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Pfizer’s new lung cancer drug PF-02341066 goes for phase 3 trials

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Monday, September 28, 2009, 16:36 This news item was posted in Clinical Trials category and has 0 Comments so far.

PF-02341066, a new drug to treat advanced non-small cell lung cancer, from Pfizer will soon go for  Phase 3 clinical studies.

PF-02341066 is an oral c-Met and ALK inhibitor.

PF-02341066’s Phase 3 clinical trial versus standard of care chemotherapy in patients with advanced non-small cell lung cancer (NSCLC) carrying the ALK (anaplastic lymphoma kinases) fusion gene, who have progressed on one prior treatment with a platinum-based chemotherapy, will be started soon Pfizer Oncology announced.

PF-02341066 is a selective, ATP-competitive small molecule dual inhibitor of mesenchymal epithelial transition growth factor (c-Met or hepatocyte growth factor) and ALK tyrosine kinases, which are implicated in the progression of several cancers, including NSCLC.

A subset of NSCLC patients have been identified whose tumors carry a unique mutation in which the echinoderm microtubule-associated protein-like 4 (EML4) gene is fused to ALK, also known as an EML4-ALK translocation.

This fusion/translocation of genes has been reported in 3-7 percent of all NSCLC patients, with the incidence increasing to 10-20 percent among NSCLC patients with adenocarcinoma histology and those who have a never-to-light smoking history, and represents one of the newest molecular targets in NSCLC.

“By focusing on the subset of patients whose lung cancers carry the EML4-ALK translocation, we will be in the best position to determine the clinical effects of PF-02341066, both good and bad, in comparison to standard chemotherapy,” stated Dr Mace Rothenberg, senior vice president of clinical development and medical affairs for Pfizer’s Oncology Business Unit.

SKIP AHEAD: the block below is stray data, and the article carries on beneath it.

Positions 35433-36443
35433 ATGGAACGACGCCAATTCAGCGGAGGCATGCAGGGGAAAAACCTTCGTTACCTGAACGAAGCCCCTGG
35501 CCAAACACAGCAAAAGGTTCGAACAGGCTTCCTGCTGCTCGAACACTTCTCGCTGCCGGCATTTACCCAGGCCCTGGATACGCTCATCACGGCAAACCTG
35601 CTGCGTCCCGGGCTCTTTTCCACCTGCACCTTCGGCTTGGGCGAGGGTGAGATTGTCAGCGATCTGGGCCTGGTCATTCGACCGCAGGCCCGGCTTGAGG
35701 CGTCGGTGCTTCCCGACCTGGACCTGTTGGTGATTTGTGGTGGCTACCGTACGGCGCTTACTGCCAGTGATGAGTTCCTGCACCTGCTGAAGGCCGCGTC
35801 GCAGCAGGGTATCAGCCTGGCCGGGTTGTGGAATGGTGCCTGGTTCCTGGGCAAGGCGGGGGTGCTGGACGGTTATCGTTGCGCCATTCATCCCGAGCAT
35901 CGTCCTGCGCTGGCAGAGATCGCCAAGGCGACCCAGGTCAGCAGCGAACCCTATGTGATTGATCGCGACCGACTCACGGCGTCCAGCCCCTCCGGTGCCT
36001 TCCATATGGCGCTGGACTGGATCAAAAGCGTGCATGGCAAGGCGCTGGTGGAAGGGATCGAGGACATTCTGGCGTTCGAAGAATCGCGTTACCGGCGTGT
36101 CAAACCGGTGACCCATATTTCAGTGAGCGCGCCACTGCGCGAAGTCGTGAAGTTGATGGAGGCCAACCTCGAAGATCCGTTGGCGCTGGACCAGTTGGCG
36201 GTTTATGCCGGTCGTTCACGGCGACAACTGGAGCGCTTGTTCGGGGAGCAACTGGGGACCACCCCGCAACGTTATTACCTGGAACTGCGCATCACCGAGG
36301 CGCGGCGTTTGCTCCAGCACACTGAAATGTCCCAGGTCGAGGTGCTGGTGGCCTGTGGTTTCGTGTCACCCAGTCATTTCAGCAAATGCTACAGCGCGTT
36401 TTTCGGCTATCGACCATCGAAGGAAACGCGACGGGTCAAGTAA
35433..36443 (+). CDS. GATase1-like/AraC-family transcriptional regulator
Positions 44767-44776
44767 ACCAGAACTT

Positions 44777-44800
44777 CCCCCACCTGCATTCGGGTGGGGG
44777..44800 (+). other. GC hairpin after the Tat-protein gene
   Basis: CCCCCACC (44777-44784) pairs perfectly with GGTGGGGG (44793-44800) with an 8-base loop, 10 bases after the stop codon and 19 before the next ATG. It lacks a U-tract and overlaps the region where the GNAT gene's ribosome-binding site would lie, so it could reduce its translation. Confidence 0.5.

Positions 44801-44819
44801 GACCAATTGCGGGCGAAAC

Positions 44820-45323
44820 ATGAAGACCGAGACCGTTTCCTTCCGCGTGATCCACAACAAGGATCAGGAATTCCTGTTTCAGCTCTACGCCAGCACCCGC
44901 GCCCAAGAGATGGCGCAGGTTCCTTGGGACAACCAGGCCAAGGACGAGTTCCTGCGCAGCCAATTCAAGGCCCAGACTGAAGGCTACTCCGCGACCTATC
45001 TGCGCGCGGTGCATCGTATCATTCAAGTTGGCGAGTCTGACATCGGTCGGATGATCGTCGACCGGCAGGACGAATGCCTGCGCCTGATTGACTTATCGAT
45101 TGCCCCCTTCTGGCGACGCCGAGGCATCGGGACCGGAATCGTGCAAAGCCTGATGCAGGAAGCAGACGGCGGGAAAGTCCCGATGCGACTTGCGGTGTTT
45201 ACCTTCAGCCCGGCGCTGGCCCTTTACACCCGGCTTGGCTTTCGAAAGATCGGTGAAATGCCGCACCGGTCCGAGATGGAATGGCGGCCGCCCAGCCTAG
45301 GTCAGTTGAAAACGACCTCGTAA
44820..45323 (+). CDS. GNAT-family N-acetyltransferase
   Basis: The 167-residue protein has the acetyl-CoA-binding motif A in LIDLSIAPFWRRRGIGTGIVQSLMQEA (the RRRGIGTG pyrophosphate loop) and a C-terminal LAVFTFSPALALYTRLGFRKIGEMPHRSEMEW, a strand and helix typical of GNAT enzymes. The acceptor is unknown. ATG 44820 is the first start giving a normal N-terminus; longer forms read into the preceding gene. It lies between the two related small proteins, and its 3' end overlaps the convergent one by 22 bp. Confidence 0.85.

Lung cancer is the most common cancer worldwide, with NSCLC accounting for approximately 85 percent of lung cancer cases. Nearly 60 percent of NSCLC patients are diagnosed late with Stage IIIB/IV advanced disease. For Stage IIIB/IV NSCLC, the five-year survival rate is only 12 percent.

PF-02341066’s phase 3 randomized, open-label study will evaluate the anti-tumor activity and safety of the drug versus pemetrexed or docetaxel in patients with measurable NSCLC who have tested positive for the ALK fusion gene and who have progressed on a platinum-based chemotherapy is currently open and enrolling in the United States and will be enrolling globally by the end of 2009. The study is expected to enroll 318 patients.

The primary objective of the study is progression-free survival and secondary outcomes include assessment of overall survival, objective response rate, duration of response, disease control rate, and patient-reported outcomes.

Patients in the study will be randomized to receive PF-02341066 (250 mg orally BID) or pemetrexed (500 mg/m2 on Day 1 of each 21 day cycle) or docetaxel (75 mg/m2 on Day 1 of each 21 day cycle).

Earlier, results from an expansion cohort of a Phase 1 study in patients with NSCLC carrying the ALK fusion gene showed early clinical activity with PF-02341066.

In this study, patients carrying the EML4-ALK translocation were recruited into an expanded cohort at the recommended Phase 2 dose of 250 mg twice daily (BID). To date, 31 NSCLC ALK patients have been evaluated for response.

The overall response rate, to date, is 65 percent (20/31 patients [95 percent CI: 45 percent, 81 percent]) and disease control rate (DCR) at 8 weeks is 84 percent (26/31 patients [95 percent CI: 66 percent, 95 percent]). Median PFS has not yet been reached. The median duration of treatment is over 24.5 weeks.

In the Phase 1 study, the most common adverse events were mild or moderate, and included nausea, vomiting and diarrhea. Treatment-related severe toxicity (elevated liver transaminases) was infrequent and reversible.

This expansion cohort was part of a dose-escalation study which enrolled 38 advanced cancer patients in the escalation phase, and 57 patients in the expansion cohort, with various tumors, including NSCLC, colorectal, pancreatic, sarcoma and anaplastic large cell lymphoma tumors.

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